Nelson v. Brown

Filing 24

ORDER: For the reasons stated in the enclosed Memorandum and Order, the court dismisses plaintiff's complaint in its entirety and grants defendant's 9 motion to dismiss. Although plaintiff paid the filing fee, the court certifies pursuan t to 28 U.S.C. § 1915(a)(3) that any appeal from this order would not be taken in good faith, and therefore in forma pauperis status is denied for purpose of an appeal. Coppedge v. United States, 369 U.S. 438, 444-45 (1962). The Clerk of Court is respectfully requested to enter judgment in favor of defendant, serve a copy of this Memorandum and Order and the judgment on pro se plaintiff within two days of the date of this order, and close this case. Ordered by Judge Kiyo A. Matsumoto on 9/10/2014. (Tsai, Denise)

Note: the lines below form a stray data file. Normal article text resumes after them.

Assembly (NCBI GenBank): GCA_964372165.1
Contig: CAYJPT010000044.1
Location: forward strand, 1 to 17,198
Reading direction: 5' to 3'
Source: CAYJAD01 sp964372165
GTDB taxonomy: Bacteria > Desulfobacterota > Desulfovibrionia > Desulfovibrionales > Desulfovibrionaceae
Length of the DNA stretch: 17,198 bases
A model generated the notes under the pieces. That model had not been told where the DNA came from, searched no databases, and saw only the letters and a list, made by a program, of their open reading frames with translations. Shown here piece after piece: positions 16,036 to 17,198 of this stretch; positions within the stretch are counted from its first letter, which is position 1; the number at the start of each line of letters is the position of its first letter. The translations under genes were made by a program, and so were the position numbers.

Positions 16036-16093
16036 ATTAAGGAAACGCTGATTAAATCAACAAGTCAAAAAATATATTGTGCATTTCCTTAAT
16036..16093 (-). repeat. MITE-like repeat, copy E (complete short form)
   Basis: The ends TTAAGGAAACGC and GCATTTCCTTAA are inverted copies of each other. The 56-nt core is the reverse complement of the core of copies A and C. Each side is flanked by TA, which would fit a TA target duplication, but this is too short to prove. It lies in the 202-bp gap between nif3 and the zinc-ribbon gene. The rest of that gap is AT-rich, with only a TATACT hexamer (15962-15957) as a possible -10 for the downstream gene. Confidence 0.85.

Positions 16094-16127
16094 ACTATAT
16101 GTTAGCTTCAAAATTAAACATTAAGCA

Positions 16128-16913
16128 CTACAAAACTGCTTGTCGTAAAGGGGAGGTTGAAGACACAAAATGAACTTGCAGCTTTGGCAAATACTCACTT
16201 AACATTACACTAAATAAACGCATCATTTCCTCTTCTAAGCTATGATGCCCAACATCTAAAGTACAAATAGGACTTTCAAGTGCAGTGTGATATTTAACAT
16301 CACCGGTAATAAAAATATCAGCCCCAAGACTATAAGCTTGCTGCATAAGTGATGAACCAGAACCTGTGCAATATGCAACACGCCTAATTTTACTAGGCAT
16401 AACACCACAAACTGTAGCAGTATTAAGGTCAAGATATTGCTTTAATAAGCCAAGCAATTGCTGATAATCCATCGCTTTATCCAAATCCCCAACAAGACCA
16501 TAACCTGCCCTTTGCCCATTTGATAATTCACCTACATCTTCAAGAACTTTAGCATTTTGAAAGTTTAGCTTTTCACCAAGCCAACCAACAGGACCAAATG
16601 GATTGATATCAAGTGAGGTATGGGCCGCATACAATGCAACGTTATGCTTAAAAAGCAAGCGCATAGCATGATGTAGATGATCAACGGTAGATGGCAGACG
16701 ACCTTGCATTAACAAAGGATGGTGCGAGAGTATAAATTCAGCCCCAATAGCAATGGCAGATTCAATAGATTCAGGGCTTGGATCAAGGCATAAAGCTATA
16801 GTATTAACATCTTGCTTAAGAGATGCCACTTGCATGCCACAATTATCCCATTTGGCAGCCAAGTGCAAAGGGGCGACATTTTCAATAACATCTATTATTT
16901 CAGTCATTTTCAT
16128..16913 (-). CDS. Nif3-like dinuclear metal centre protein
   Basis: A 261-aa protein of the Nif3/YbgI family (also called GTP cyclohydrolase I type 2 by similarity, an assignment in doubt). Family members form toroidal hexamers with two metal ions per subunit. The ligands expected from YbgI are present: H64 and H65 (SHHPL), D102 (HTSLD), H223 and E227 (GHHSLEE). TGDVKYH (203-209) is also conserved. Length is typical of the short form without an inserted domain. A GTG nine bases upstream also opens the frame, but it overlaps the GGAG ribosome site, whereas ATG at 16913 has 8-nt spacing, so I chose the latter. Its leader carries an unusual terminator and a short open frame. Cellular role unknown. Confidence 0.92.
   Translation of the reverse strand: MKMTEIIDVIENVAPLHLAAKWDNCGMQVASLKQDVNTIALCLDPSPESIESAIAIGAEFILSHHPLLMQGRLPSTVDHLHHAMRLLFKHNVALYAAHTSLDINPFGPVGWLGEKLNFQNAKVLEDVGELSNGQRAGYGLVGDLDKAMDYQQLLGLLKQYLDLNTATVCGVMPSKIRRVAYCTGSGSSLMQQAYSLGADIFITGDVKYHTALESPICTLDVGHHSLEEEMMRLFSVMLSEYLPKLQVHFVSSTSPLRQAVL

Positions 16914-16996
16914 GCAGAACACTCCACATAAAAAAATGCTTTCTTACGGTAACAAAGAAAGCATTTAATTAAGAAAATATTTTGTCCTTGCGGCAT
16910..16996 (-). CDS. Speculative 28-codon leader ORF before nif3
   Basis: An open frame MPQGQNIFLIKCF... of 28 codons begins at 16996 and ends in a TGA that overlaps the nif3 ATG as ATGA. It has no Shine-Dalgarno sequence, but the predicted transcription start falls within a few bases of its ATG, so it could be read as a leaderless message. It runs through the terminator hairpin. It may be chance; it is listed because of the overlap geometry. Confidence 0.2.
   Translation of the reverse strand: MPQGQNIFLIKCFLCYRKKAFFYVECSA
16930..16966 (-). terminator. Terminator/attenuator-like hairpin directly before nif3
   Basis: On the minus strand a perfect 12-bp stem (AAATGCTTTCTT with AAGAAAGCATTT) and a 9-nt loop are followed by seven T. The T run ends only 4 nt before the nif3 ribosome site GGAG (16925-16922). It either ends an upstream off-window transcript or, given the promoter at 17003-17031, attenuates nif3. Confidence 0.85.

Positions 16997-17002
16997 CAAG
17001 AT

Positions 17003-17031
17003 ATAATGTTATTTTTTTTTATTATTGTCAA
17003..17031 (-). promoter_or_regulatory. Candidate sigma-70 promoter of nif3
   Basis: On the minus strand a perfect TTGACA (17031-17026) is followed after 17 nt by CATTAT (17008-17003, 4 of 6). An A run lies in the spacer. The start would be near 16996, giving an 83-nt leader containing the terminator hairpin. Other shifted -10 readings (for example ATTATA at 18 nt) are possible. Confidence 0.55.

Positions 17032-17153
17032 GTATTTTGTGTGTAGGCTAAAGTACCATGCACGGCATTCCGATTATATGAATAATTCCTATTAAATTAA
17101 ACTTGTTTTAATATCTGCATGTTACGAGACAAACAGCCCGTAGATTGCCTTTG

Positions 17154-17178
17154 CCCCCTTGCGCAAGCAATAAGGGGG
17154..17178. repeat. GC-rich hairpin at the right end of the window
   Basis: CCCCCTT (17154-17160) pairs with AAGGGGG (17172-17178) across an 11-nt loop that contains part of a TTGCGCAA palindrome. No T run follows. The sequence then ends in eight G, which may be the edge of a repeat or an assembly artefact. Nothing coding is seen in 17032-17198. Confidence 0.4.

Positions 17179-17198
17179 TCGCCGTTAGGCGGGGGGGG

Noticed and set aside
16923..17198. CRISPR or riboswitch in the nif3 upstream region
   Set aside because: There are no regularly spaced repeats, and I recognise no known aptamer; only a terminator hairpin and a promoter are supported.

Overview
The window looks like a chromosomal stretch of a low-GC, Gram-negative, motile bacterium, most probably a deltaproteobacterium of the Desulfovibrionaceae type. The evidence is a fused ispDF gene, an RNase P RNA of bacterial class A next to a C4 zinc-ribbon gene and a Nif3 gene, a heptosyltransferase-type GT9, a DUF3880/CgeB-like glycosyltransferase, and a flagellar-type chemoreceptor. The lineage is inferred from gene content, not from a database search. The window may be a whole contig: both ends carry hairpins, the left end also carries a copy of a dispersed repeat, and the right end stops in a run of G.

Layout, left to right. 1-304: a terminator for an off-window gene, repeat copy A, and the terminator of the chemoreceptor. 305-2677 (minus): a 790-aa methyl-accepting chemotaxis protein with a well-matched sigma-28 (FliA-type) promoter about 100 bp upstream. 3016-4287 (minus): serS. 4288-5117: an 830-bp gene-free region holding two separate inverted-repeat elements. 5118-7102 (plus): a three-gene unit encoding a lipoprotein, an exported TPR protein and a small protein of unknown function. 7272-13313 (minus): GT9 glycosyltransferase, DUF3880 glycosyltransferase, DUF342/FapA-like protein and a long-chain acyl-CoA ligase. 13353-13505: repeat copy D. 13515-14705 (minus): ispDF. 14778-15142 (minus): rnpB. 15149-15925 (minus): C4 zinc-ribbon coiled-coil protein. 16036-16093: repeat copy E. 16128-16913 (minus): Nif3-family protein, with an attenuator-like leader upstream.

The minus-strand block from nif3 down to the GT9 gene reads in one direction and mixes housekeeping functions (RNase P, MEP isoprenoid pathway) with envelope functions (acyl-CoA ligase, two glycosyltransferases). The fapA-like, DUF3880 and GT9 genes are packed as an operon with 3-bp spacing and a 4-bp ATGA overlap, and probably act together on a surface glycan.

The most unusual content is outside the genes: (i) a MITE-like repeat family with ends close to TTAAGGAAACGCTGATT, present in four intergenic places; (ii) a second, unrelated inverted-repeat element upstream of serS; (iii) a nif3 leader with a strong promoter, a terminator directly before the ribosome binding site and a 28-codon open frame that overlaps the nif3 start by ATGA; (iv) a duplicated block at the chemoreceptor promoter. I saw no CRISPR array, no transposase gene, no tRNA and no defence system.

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UNITED STATES DISTRICT COURT EASTERN DISTRICT OF NEW YORK -------------------------------------X DERIC NELSON, MEMORANDUM & ORDER 13-CV-3446 (KAM) (MDG) Plaintiff, -againstDAMIEN BROWN, Defendant. -------------------------------------X MATSUMOTO, United States District Judge: On June 18th, 2013, pro se plaintiff Deric Nelson (“plaintiff”) filed this action pursuant to 42 U.S.C. § 1981 and the Trust Indenture Act of 1939, codified at 15 U.S.C. §§ 77aaa through 77bbbb, alleging that defendant Damien Brown (“defendant”) violated his constitutional and statutory rights during the course of Defendant’s legal representation of Plaintiff. (See generally ECF No. 1, Complaint filed 6/18/13 (“Compl.”).) law. Plaintiff also asserts tort claims under state (See id. ¶¶ 110-121). punitive damages. (Id. ¶ 1). Plaintiff seeks compensatory and For the reasons set forth below, the court dismisses plaintiff’s complaint in its entirety. 1 BACKGROUND The following facts, taken from the complaint, are assumed to be true unless otherwise indicated. On December 28, 2009, plaintiff was arrested and charged with Attempted Grand Larceny in the first degree, offering to file a false instrument in the first degree, and falsifying business records in the first degree in the state of New York, County of Kings. 1 See attorney, Case Number 00046-2010 (last visited 9/8/14); (ECF No. 9, Motion to Dismiss filed 9/12/13 (“Def. Mot.”) at 4). During the course of his prosecution, plaintiff, proceeding pro se, submitted a “writ of defense” alleging that false allegations and false county documents had been “levied against him.” 48.) (Compl. ¶ Defendant was appointed to represent plaintiff in his state court criminal proceedings. (Id. at ¶ 50.) Plaintiff instructed defendant that he “was looking to have pre-trial hearings in order to prove beyond a reason 1 Plaintiff, on his own behalf or through his family members, has previously filed four petitions in the United States District Court for the Eastern District of New York, challenging plaintiff’s pre-trial detention on the same state indictment. In those prior petitions, plaintiff raised many of the same claims he brings in this federal action. The four prior petitions were each dismissed. See Nelson v. Thompson, et al., No. 14-CV3414 (KAM); Nelson v. Hynes, et al., No. 12-CV-4913 (KAM); Nelson v. Hynes, et al., No. 13-CV-3447 (KAM), and Nelson v. Hynes, et al., No. 14-CV-603 (KAM). Plaintiff also filed a federal civil action, currently pending, against his current attorney in the pending state criminal proceeding. See Nelson v. Stella, 13-CV-6812 (KAM). 2 of a doubt his civil rights had been violated by various officers in the City of New York and the County of Kings during his arrest in connection with the charges against him.” (Id. ¶ 53.) Specifically, plaintiff gave defendant a document, entitled “Constructive Notice to Attorney, Instructions for Representation for Deric Nelson,” which consists of instructions to defendant regarding how to pursue plaintiff’s criminal defense, and excerpts from the Model Code of Professional Responsibility. 2 (Id. ¶ 54; Compl., Ex. C, “Constructive Notice to Attorney” dated 4/18/13.) Plaintiff also “demanded” that defendant seek Mapp/Dunaway, Huntley, and Sandoval hearings, as well as a hearing to determine whether the New York state speedy trial statute had been violated. (Compl. ¶¶ 54-55.) Defendant did not make any pre-trial motions and instead notified the state court that plaintiff was prepared to proceed with the criminal trial. 3 (Id. ¶ 56.) After defendant did not file any pre-trial motions, plaintiff served 2 Defendant asserts that he refused to sign the Notice, but assured plaintiff that he would devote time and attention to plaintiff’s case, as well as answer plaintiff’s questions throughout the course of his criminal case. (ECF No. 9, Motion to Dismiss filed 9/12/13 (“Def. Mot.”), at 3.) 3 According to defendant, he did not request these hearings on plaintiff’s behalf because there was no basis to hold them, as there was no property and/or evidence that was seized from plaintiff at the time of his arrest or at any time thereafter, and there were no statements or identification of the plaintiff to be introduced at trial. (Def. Mot. at 4; see also Compl., Ex. F, Transcript of New York State Court Criminal Proceeding, Indictment No. 0046/2010, dated 4/24/13 (“State Ct. Tr.”), at 5-9.) 3 defendant with a “Notice of Dishonor and Default” because defendant’s “representation [was] being used to assist [plaintiff’s] accusers.” (Id. ¶ 65; Compl., Ex. D, “Notice of Dishonor and Default” dated 4/13/13 and filed 5/13/13.) According to the plaintiff, “numerous attempts” were made to “sit down” with defendant “to discuss strategies in having his rights honored,” but these attempts were unsuccessful as defendant was in “a conspiracy to conceal securities fraud and not be liable to the plaintiff’s accusers as a [sic] attorney licensed in the State of New York.” (Compl. ¶ 73.) Although hardly a model of clarity, plaintiff’s complaint appears to allege that defendant, by failing to honor plaintiff’s “Constructive Notice to Attorney” instructions, violated plaintiff’s civil and constitutional rights under the Fourth Amendment, Eighth Amendment, Fourteenth Amendment, and 42 U.S.C. §§ 1981 and 1983; and conspired to violate plaintiff’s constitutional rights under the Trust Indenture Act (“TIA”), codified at 15 U.S.C. §§ 77aaa through 77bbb. (Compl. at 9-13.) Plaintiff also raises various state law claims, including claims of unreasonable seizure, negligence, intentional infliction of emotional distress, and negligent infliction of emotional distress. (Compl. at 13-14.) 4 Defendant now moves to dismiss the complaint for failure to state a claim under Federal Rule of Civil Procedure 12(b)(6) (“Rule 12(b)(6)”). (See ECF No. 9, Motion to Dismiss filed 9/12/13 (“Def. Mot.”); ECF No. 15, Plaintiff’s Omnibus Motion filed 9/26/13 (“Pl. Opp.”); ECF No. 16, Plaintiff’s Affidavit in Response to Motion to Dismiss filed 9/26/13 (“Pl. Br.”) 4.) DISCUSSION I. Standard of Review In reviewing plaintiff’s complaint, the court is mindful that the submissions of a pro se litigant must be construed liberally and interpreted “to raise the strongest arguments that they suggest.” Triestman v. Fed. Bureau of Prisons, 470 F.3d 471, 474 (2d Cir. 2006). Nonetheless, a court “should not hesitate to dismiss a pro se complaint if it fails altogether to satisfy the pleading standard.” Henry v. Davis, No. 10 Civ. 7575, 2011 WL 3295986, at *2 n.5 (S.D.N.Y. Aug. 1, 2011). Under Federal Rule of Civil Procedure 12(b)(6), to survive a motion to dismiss, a complaint “must contain sufficient factual matter, accepted as true, to state 4 By order dated October 21, 2013, following a telephonic conference with both parties, the court deemed plaintiff’s “Omnibus Motion” and “Affidavit in Response to Memorandum in Opposition to Motion to Dismiss” to constitute plaintiff’s response to defendant’s motion to dismiss. (Minute Order dated 10/21/13.) Defendant did not file a reply. (See ECF No. 19, Def. Letter filed 10/23/13.) 5 a claim to relief that is plausible on its face.” Ashcroft v. Iqbal, 556 U.S. 662, 678 (2009) (internal quotations omitted); Fed. R. Civ. P. 12(b)(6). A claim “has facial plausibility when the plaintiff pleads factual content that allows the court to draw the reasonable inference that the defendant is liable for the misconduct alleged.” Iqbal, 556 U.S. at 678. Under this standard, “a plaintiff's obligation to provide the grounds of his entitlement to relief requires more than labels and conclusions, and a formulaic recitation of a cause of action's elements will not do.” Bell Atl. Corp. v. Twombly, 550 U.S. 544, 545 (2007) (internal quotations omitted). II. First and Second Causes of Action: Violations of Civil Rights Under § 1981 Plaintiff first alleges that as a “direct and proximate result” of defendant’s actions, he was “deprived of rights, privileges, and immunities secured to him under the Constitution and the laws of the state of New York and the United States” including the “Fourth, Eighth, and Fourteenth Amendments of the United States Constitution and 42 U.S.C. Section 1981 in regards to contracts.” (Compl. ¶ 82.) The Fourth Amendment protects “the right of people to be secure in their persons” and protects against “unreasonable searches and seizures.” U.S. CONST. amend. IV. Plaintiffs wishing to seek civil damages for a Fourth Amendment violation bring may bring 6 claims, pursuant to 42 U.S.C. § 1983, against the state actors acting under color of state law who are allegedly directly responsible for the constitutional violation. See Brower v. Cnty. of Inyo, 489 U.S. 593, 599 (1989) (unreasonable seizure in violation of the Fourth Amendment gives rise to § 1983 liability); Carpenter v. City of New York, 984 F. Supp. 2d 255, 263 (S.D.N.Y. 2013). The Eighth Amendment protects against the infliction of “cruel and unusual punishment.” U.S. CONST. amend. VIII. To “establish civil liability for a violation of the conditions of confinement under the Eighth Amendment, a § 1983 plaintiff must demonstrate that (1) the conditions were so serious that they constituted a denial of the ‘minimal civilized measure of life's necessities,’ and (2) the prison officials acted with ‘deliberate indifference.’” Simmons v. Nalley, No. 03-CV-1093, 2009 WL 3199552, at *10 (N.D.N.Y. Sept. 30, 2009) (quoting Wilson v. Seiter, 501 U.S. 294, 297– 99 (1991)); see also Phelps v. Kapnolas, 308 F.3d 180, 185 (2d Cir. 2002). Here, liberally construing plaintiff’s constitutional claims against defendant as arising under 42 U.S.C. § 1983, plaintiff fails to state a claim. First, it is well established that “court-appointed attorneys performing a 7 lawyer’s traditional functions as counsel to defendant do not act ‘under color of state law’ and therefore are not subject to suit under 42 U.S.C. § 1983.” Rodriguez v. Weprin, 116 F.3d 62, 65-66 (2d Cir. 1997) (citing Housand v. Heiman, 594 F.2d 923, 924-25 (2d Cir. 1979) (per curiam)). Here, defendant was appointed by the New York state court to defend plaintiff in his criminal proceeding and, thus, is not a state actor for purposes of § 1983. 5 Second, even if defendant were a state actor who could be held liable under § 1983, plaintiff fails to state a plausible claim that his Eighth Amendment or Fourth Amendment rights were violated at all, let alone violated by defendant. Plaintiff attempts to connect defendant to the alleged constitutional violations, by claiming that defendant “allowed a conspiracy to take place without consequence,” and engaged “in systematic and ubiquitous perjury . . . to cover up constitutional and state law violations committed against civilians by him or fellow officers, and/or superiors.” (Compl. ¶ 87.) Plaintiff, however, offers no specific factual 5 In addition, “the United States Constitution regulates only the Government, not private parties.” Ciambriello v. Cnty. of Nassau, 292 F.3d 307, 323 (2d Cir. 2002). Thus, plaintiff cannot state a claim for an Eighth Amendment or Fourth Amendment violation without alleging additional facts, lacking here, that would establish that defendant’s conduct constituted state action. Id. Plaintiff’s conclusory allegations of a conspiracy (see Compl. at 10) lack the specificity required to state a constitutional claim against a private party. 8 allegations regarding any search or seizure committed by the defendant, does not specify what “punishment” occurred, and fails to allege that defendant was in any way responsible for or indifferent to any “punishment” inflicted upon plaintiff. Thus, plaintiff’s claims alleging violations of his Eighth and Fourth Amendment constitutional rights are dismissed for failure to state a claim. Furthermore, the court finds that plaintiff’s claim arising under § 1981 is similarly meritless. Title 42 U.S.C. § 1981 “protects the equal right of all persons within the jurisdiction of the United States to make and enforce contracts without respect to race.” Underdog Trucking, L.L.C. v. Cellco P'ship, 514 F. App'x 31, 32 (2d Cir. 2013) (internal quotations omitted). Under § 1981, “a plaintiff is entitled to relief ‘when racial discrimination blocks the creation of a contractual relationship, as well as when racial discrimination impairs an existing contractual relationship.’” Underdog, 514 F. App'x at 32 (quoting Domino's Pizza, Inc. v. McDonald, 546 U.S. 470, 476 (2006)). To successfully state a claim under § 1981, a plaintiff must allege that the defendant’s actions “were purposefully discriminatory and racially motivated.” Yusuf v. Vassar Coll., 827 F. Supp. 952, 955 (S.D.N.Y. 1993), rev’d in part on other grounds, 35 F.3d 9 709 (2d Cir. 1994). A complaint that consists “of nothing more than naked assertions, and setting forth no facts upon which a court could find a violation of the Civil Rights Acts, fails to state a claim under Rule 12(b)(6).” Martin v. N.Y.S. Dep’t of Mental Hygiene, 588 F.2d 371, 372 (2d Cir. 1978) (citation omitted). To survive a motion to dismiss under Rule 12(b)(6), “the events of the intentional and purposeful discrimination, as well as the racial animus constituting the motivating factor for the defendant’s actions must be specifically pleaded in the complaint.” Yusuf, 827 F. Supp. at 955. Here, plaintiff has not alleged facts supporting a prima face case of a violation under § 1981. While it is true that plaintiff, as an African American (see Compl. ¶ 47), is a member of a protected class, it is unclear from plaintiff’s complaint whether and how the plaintiff was impaired by the defendant in the making or enforcement of a contract. Plaintiff’s § 1981 claim appears to be based largely on the plaintiff’s “Constructive Notice to Attorney” document that defendant did not agree to. Even assuming, arguendo, that such a document could constitute a contract and that the parties agreed to it, plaintiff fails on the third prong of the prima facie test, as he pleads no plausible facts 10 supporting any inference that defendant impaired the making or enforcing of any contract due to racial discrimination. Plaintiff’s complaint alleging racial discrimination is wholly conclusory, and lacks specific factual allegations. Plaintiff alleges that the defendant’s law offices “established a custom, policy and/or practice of encouraging, approving and/or tolerating the County of Kings use of excessive force and acts of misconduct against civilians, especially those civilians who are of African American descent and of a different religious faith.” (Compl. ¶ 88.) Plaintiff alleges that defendant was “deliberately indifferent” to improper detention procedures by police officers, “especially [the detention and arrest of] those civilians of African American descent.” (Compl. ¶ 89.) Thus, plaintiff fails to allege any specific facts that would make his § 1981 claim remotely plausible. Plaintiff offers no factual allegations to allow the court to infer that defendant’s failure to pursue certain pre-trial hearings, the subject of the “Constructive Notice to Attorney,” was at all caused or motivated by racial discrimination. In addition, although plaintiff alleges in conclusory fashion that defendant’s law practice routinely discriminates against African American civilians, plaintiff 11 offers no facts to support this assertion. Moreover, even assuming plaintiff’s allegations are true, as the court does for purposes of deciding this motion, they simply do not relate to any alleged contract between plaintiff and defendant. Because plaintiff fails to plead any specific factual allegations relating to the racially-motivated impairment of a contract between plaintiff and defendant, the court dismisses plaintiff’s cause of action under § 1981. III. Plaintiff’s Third Cause of Action: the Trust Indenture Act Plaintiff’s third cause of action arises under the Trust Indenture Act (“TIA”). Plaintiff alleges defendant “is liable under 15 U.S.C. §§ 77aaa through 15 U.S.C. §§ 77bbbb for conspiring to violate claimant’s rights.” 101.) (Compl. at ¶ Plaintiff seeks relief under § 77ppp, which provides in part that “the right of any holder of any indenture security to receive payment of the principal of and interest on such indenture security . . . shall not be impaired or affected without the consent of such holder, except as to a postponement of an interest payment consented to as provided in paragraph (2) of subsection (a) of this section.” 6 (Compl. ¶¶ 4-5.) 6 Plaintiff relies on statutory provision § 77ppp(b), but attributes the quoted language to § 316(b) of the TIA. (See Compl. ¶ 4-5); 15 U.S.C. § 77ppp(b). 12 The TIA was “enacted because previous abuses by indenture trustees had adversely affected the national public interest and the interest of investors in notes, bonds and debentures.” Bluebird Partners, L.P. v. First Fid. Bank, N.A. New Jersey, 85 F.3d 970, 974 (2d Cir. 1996) (internal quotations and alteration omitted.) Therefore, “[t]he Act is “designed to vindicate a federal policy of protecting investors.” Id. Additionally, “Section 316(b) ... proscribes certain ... majority action clauses ... [and] expressly prohibits use of an indenture that permits modification by majority security holder vote of any core term of the indenture, i.e., one affecting a security holder's right to receive payment of the principal of or interest on the indenture security.” In re Bd. of Dirs. of Multicanal S.A., 307 B.R. 384, 388-89 (Bankr. S.D.N.Y. 2004) (internal quotations omitted). Thus, the TIA concerns indenture trustees, investors, and prohibiting improper clauses in indentures. Here, plaintiff has alleged no facts supporting his cause of action under the TIA. Neither plaintiff nor defendant is an indenture trustee of the other, and the plaintiff alleges no facts establishing that he falls within the scope of protected investors contemplated by the statute. 13 Rather, plaintiff was proceeding to trial on various criminal charges, and defendant was his court-appointed lawyer. Additionally, plaintiff has not alleged any facts regarding majority action clauses, improper use of an indenture, or evidence of any indenture whatsoever. In light of the failure of plaintiff to allege any facts supporting his claim under the TIA, the court must dismiss this claim. 7 IV. State Law Claims Plaintiff also raises several state law claims. (See Compl. at 13-14.) Under 28 U.S.C. § 1367, which governs a federal court’s exercise of supplemental jurisdiction, “[t]he district court may decline to exercise supplemental jurisdiction over a claim . . . [if] the district court has dismissed all claims over which it has original jurisdiction.” 28 U.S.C. § 1367(c)(3). Here, plaintiff’s federal law claims are dismissed for failure to state a claim under Rule 12(b)(6). Even assuming there is only a remote possibility that plaintiff could succeed on the merits of his state law claims, the court, in its discretion, declines to exercise supplemental jurisdiction over plaintiff’s state law claims. Carnegie-Mellon Univ. v. Cohill, 484 U.S. 343, 350 n.7 (1988) 7 Plaintiff previously raised claims under the TIA in his prior petitions before this court. Those claims were also dismissed. See Nelson v. Hynes, et al., No. 13-CV-3447 (KAM), 2013 WL 5502901 (E.D.N.Y. Oct. 2, 2013); Nelson v. Thompson, et al., No. 14-CV-3414 (KAM), 2014 WL 3882322 (E.D.N.Y. Aug. 7, 2014). 14 (“[I]n the usual case in which all federal-law claims are eliminated before trial, the balance of factors [of judicial economy, convenience, fairness, and comity] will point toward declining to exercise jurisdiction over the remaining statelaw claims.”); see also Warrne v. Fischl, 33 F. Supp. 2d. 171, 178 (E.D.N.Y. 1999) (declining to exercise supplemental jurisdiction over state law legal malpractice claim where federal claims were dismissed under Rule 12(b)(6)). Accordingly, plaintiff’s state law claims are dismissed. V. Futility of Amendment The court declines to grant leave to plaintiff to replead his claims, given that doing so would be futile for the reasons stated herein. Ruotolo v. City of New York, 514 F.3d 184, 191 (2d Cir. 2008) (citing Foman v. Davis, 371 U>S. 178, 182 (1962)) (leave to amend may properly be denied for futility of amendment); In re American Exp. Co. Shareholder Litig., 39 F.3d 395, 402 (2d Cir. 1994) (affirming district court’s denial of leave to amend complaint where it was not apparent plaintiffs could plead facts to state sufficient allegation of proximate injury). 15 CONCLUSION For the foregoing reasons, the court dismisses plaintiff’s complaint in its entirety. Although plaintiff paid the filing fee, the court certifies pursuant to 28 U.S.C. § 1915(a)(3) that any appeal from this order would not be taken in good faith, and therefore in forma pauperis status is denied for purpose of an appeal. 369 U.S. 438, 444-45 (1962). Coppedge v. United States, The Clerk of Court is respectfully requested to enter judgment in favor of defendant, serve a copy of this Memorandum and Order and the judgment on pro se plaintiff within two days of the date of this order, and close this case. SO ORDERED. Dated: Brooklyn, New York September 10, 2014 _________/s/_______________ KIYO A. MATSUMOTO United States District Judge Eastern District of New York 16